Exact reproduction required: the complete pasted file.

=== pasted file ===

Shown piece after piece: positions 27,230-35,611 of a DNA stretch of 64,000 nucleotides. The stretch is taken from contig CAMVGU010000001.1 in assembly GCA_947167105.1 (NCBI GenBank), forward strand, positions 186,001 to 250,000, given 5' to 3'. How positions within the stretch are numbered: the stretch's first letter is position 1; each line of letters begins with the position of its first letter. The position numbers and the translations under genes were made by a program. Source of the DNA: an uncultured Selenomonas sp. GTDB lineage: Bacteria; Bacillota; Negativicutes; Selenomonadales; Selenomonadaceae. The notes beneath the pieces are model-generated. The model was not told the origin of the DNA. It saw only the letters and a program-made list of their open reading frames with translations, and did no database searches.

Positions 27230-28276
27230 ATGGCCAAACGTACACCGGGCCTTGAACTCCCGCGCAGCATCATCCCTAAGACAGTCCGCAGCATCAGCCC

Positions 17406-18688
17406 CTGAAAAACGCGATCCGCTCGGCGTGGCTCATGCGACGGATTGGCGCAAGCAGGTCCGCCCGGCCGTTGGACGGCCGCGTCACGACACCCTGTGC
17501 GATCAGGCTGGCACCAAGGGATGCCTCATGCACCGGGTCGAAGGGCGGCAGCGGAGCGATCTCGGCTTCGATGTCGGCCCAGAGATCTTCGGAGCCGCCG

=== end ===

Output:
Shown piece after piece: positions 27,230-35,611 of a DNA stretch of 64,000 nucleotides. The stretch is taken from contig CAMVGU010000001.1 in assembly GCA_947167105.1 (NCBI GenBank), forward strand, positions 186,001 to 250,000, given 5' to 3'. How positions within the stretch are numbered: the stretch's first letter is position 1; each line of letters begins with the position of its first letter. The position numbers and the translations under genes were made by a program. Source of the DNA: an uncultured Selenomonas sp. GTDB lineage: Bacteria; Bacillota; Negativicutes; Selenomonadales; Selenomonadaceae. The notes beneath the pieces are model-generated. The model was not told the origin of the DNA. It saw only the letters and a program-made list of their open reading frames with translations, and did no database searches.

Positions 27230-28276
27230 ATGGCCAAACGTACACCGGGCCTTGAACTCCCGCGCAGCATCATCCCTAAGACAGTCCGCAGCATCAGCCC

Positions 17406-18688
17406 CTGAAAAACGCGATCCGCTCGGCGTGGCTCATGCGACGGATTGGCGCAAGCAGGTCCGCCCGGCCGTTGGACGGCCGCGTCACGACACCCTGTGC
17501 GATCAGGCTGGCACCAAGGGATGCCTCATGCACCGGGTCGAAGGGCGGCAGCGGAGCGATCTCGGCTTCGATGTCGGCCCAGAGATCTTCGGAGCCGCCG